13. https://www.wfp.org/funding/2020 https://www.wfp.org/
  14. I Imagine the good Russia could have done in terms of eradicating world hunger and thirst, had it not invaded and seized/blocked Ukraines natural resources and wheat export facilities.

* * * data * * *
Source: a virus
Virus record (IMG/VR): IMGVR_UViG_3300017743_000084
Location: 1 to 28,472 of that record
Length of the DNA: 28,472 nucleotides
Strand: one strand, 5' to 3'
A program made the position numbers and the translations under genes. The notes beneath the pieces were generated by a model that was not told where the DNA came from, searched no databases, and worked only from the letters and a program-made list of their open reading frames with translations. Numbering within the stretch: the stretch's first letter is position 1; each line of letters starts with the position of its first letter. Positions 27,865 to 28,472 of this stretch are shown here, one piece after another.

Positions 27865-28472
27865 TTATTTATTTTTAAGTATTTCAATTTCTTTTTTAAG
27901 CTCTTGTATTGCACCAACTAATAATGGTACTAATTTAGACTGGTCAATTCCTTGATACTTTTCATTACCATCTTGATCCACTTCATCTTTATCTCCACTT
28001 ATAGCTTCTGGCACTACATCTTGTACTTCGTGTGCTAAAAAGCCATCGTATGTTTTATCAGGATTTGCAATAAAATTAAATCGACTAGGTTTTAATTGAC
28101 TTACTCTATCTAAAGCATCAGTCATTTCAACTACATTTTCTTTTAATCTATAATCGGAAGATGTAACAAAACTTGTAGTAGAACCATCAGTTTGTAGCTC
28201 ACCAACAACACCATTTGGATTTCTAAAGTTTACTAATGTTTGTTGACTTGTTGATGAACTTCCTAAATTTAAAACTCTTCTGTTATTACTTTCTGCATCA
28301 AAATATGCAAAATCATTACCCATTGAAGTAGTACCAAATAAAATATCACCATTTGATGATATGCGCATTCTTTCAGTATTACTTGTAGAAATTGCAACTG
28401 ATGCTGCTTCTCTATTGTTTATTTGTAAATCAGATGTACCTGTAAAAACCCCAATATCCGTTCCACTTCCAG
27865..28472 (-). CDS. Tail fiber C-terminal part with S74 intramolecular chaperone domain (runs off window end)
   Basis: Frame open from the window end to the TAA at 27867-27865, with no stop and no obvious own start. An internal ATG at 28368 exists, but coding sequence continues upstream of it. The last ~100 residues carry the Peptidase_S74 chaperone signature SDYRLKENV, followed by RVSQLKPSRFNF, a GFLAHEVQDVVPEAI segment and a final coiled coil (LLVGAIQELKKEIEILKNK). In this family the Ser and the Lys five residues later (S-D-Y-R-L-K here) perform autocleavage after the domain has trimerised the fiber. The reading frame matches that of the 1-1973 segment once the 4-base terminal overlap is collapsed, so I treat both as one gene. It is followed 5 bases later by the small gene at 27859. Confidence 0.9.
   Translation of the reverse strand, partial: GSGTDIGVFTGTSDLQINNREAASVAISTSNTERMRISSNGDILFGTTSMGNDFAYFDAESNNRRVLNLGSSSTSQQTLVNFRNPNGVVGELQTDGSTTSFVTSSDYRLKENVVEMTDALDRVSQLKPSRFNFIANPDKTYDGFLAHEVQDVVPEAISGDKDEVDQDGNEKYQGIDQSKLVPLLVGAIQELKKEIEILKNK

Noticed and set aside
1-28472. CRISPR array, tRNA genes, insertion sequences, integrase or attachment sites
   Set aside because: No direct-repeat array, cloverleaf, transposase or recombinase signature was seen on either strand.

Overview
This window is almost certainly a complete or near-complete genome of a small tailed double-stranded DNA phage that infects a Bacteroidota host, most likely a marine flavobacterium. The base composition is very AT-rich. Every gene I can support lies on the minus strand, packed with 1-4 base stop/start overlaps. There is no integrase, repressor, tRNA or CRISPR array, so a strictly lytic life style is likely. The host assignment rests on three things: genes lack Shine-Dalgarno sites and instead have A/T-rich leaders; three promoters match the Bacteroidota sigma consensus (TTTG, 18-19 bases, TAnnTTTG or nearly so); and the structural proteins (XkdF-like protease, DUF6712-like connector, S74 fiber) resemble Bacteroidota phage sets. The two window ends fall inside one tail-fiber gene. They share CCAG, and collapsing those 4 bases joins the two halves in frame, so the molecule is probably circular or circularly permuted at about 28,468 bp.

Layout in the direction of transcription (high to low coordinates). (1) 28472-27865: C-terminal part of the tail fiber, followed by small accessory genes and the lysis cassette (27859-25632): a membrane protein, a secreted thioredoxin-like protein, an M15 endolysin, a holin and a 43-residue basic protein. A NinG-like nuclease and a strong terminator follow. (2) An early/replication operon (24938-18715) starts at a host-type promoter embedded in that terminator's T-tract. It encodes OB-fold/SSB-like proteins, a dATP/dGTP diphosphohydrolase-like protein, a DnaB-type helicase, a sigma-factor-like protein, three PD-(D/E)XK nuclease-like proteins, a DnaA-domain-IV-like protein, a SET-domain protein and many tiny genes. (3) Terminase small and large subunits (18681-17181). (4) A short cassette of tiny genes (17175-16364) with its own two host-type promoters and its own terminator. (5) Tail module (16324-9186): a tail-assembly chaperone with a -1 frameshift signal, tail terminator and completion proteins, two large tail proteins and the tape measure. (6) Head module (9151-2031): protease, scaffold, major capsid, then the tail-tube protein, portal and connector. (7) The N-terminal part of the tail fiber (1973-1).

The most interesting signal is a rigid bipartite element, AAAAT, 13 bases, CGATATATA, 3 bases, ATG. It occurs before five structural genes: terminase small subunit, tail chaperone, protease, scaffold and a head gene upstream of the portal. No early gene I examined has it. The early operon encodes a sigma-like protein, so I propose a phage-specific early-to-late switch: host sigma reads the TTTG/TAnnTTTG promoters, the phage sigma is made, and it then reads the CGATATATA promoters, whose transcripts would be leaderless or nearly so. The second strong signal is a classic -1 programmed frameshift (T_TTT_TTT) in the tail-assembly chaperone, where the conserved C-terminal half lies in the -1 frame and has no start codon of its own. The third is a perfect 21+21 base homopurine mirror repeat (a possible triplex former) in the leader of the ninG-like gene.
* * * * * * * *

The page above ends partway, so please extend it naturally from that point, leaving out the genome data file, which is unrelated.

15. Here in the US, we are experiencing larger than normal wildfire's and droughts in the west, and in the east, we are receiving less and less snow year after year and more and more rain, suggesting a climate shift to more tropics in the new England area and more desertification in the west. Use of fossil fuels without capturing of carbon emissions waste is only going to further exacerbate these issues worldwide. So I think it's interesting, the more dire the situation, the more people fight for natural resources, the more we fight for natural reaources, the more the situation is exacerbated. More wealthy countries like those in the EU, seem to be making wise steps to move away from fossil fuels and toward renewable and clean independent energy in an effort to mitigate economic dependency and to slow down these patterns of climate change. But less wealthy countries are essentially left to fend for themselves. Left out to the wolves, and placed in a situation of increasingly dire dependency on resource rich countries and left in a situation where they must depend on others for what they need to survive against changing climate patters. And what that means is that, there will be more and more dependence on Russia, or China, by African and Middle Eastern nations. And I wouldn't think of that as being a good thing at all because of course, just like any other nation, major powers put their own needs first. This is a serious issue in wealthy countries, climate change. But it's even more extreme and serious in these economically fragile countries. It begs this question though, if climate change is breaking these poorer nations down, it's tough to simultaneously hear about figures like Imran Khan trying to make deals with Russia for more cheaper natural gas, as if increasing use of fossil fuels is somehow the solution to warmer climate. Is clean or renewable energy an option for these nations? It's unclear to me.